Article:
André Essel in Paris, 2002
4 September 1918|
|Died||31 March 2005(aged 86)|
|Occupation||Entrepreneur, political activist|
|Known for||Co-founder of Fnac|
André Essel (4 September 1918 in Toulouse, Haute-Garonne – 31 March 2005 in Paris) was the co-founder of Fnac, originally Fédération nationale d’achats des cadres, or National Federation of Purchasing Managers, alongside Max Théret. André Essel was also an antifacist activist and a believer of Trotskyism.
At the age of 15, he joined the Young Socialist Movement.
Forming of Fnac
In 1953, he met Max Théret, the other co-founder of Fnac, and the two conceived the idea of forming a new buyers club through a magazine called Contact. Founded a year later in 1954, Fnac was exclusive to its members only, offering sharp discounts on its products, based on the founders socialist principles. Their aim was to improve the lives of the workers, not through higher salaries but through lower prices. In 1974, Fnac began selling books at 80% off the RRP, sparking protests and a law, in 1982, that limited the level of discounts that could be offered on books. He left the company in 1983 and was replaced by Roger Kerinec, the SGCC president.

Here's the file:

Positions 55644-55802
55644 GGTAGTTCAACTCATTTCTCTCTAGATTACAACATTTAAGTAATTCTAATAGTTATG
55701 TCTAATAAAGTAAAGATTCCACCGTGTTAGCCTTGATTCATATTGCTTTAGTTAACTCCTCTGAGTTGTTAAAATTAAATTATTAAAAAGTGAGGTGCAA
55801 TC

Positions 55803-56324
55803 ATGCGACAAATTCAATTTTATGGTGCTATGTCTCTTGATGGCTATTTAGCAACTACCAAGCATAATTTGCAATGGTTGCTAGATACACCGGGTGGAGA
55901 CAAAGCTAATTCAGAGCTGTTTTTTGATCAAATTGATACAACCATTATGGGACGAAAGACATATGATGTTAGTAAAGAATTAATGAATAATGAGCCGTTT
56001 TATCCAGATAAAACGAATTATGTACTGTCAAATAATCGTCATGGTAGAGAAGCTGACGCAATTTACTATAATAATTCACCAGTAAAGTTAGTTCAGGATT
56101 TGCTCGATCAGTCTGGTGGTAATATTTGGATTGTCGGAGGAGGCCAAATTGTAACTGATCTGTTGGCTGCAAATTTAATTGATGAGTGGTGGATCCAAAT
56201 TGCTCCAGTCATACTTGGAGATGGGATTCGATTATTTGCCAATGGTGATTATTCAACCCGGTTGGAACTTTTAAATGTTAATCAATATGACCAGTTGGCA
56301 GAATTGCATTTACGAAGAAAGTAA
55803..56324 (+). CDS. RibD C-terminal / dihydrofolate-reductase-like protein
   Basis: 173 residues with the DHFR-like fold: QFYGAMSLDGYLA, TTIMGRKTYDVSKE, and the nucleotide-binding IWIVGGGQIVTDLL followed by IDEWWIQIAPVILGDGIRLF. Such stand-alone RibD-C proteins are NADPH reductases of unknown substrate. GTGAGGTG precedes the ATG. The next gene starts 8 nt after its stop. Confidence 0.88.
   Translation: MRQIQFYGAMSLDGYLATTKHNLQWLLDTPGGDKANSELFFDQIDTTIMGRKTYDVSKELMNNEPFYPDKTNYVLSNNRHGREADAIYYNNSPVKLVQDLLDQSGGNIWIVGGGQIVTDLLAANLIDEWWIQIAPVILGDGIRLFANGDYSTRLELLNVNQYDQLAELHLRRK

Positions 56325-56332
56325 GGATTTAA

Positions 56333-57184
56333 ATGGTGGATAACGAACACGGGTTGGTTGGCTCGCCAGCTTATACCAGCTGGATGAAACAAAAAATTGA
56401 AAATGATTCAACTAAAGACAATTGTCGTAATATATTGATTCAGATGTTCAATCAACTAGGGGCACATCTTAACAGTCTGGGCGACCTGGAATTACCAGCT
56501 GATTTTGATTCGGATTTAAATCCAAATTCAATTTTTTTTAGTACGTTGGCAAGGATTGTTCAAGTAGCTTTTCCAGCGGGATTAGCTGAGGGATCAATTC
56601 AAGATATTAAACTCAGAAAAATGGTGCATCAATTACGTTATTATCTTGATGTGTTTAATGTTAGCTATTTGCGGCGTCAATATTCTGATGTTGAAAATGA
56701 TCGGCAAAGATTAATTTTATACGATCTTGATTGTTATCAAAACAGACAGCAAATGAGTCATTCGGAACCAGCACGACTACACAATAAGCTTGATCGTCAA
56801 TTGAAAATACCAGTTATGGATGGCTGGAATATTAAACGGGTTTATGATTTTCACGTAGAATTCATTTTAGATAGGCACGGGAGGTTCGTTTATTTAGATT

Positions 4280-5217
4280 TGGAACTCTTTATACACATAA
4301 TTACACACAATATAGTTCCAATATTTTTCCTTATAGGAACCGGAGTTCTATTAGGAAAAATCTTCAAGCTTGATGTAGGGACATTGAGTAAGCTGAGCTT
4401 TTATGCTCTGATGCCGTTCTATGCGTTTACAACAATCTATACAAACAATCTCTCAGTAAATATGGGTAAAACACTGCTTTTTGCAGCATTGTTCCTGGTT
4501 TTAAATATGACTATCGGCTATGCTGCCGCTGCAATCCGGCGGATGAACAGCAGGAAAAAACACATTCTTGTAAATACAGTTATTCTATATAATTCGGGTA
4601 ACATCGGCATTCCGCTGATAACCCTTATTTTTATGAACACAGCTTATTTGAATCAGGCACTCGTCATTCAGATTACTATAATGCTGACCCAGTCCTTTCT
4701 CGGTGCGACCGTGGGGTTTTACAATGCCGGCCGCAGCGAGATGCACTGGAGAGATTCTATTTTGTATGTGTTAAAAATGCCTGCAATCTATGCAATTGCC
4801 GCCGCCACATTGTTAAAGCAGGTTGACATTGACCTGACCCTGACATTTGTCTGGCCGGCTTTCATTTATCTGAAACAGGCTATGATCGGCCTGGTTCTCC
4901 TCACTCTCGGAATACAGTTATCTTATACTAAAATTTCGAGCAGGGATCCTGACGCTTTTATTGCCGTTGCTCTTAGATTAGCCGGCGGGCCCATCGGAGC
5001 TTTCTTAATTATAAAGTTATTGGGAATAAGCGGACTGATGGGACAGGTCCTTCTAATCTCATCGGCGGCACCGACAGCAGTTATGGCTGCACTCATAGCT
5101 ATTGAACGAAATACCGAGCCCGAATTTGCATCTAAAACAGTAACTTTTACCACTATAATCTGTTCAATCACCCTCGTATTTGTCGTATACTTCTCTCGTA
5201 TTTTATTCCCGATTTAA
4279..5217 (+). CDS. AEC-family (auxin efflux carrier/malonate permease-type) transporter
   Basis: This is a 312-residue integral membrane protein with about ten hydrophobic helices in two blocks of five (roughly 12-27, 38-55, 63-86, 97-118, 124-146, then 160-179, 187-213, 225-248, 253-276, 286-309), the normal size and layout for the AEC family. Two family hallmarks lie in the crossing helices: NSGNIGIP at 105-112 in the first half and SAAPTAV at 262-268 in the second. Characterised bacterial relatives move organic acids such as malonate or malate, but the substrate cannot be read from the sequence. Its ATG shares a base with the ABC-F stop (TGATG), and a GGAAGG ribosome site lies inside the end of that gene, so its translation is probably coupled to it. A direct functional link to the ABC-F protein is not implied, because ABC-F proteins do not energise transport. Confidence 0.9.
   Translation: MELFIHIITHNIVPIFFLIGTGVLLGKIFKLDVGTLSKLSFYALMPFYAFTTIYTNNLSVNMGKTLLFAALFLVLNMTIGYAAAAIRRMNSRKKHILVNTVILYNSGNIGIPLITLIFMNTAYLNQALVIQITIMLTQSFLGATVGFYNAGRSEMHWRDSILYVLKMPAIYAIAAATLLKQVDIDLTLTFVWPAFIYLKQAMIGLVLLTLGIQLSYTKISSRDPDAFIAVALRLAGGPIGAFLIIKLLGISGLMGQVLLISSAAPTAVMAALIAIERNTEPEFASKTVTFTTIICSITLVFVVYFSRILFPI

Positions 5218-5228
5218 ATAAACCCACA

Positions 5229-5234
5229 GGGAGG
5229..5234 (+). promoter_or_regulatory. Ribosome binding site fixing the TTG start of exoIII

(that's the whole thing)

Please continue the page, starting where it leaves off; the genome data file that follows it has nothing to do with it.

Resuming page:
- I wanted to change the world : memories. - Stock, 1985.
- New edition followed by interviews with Perle Scemla in 2001 in memory of the book. - ISBN 2-913867-29-4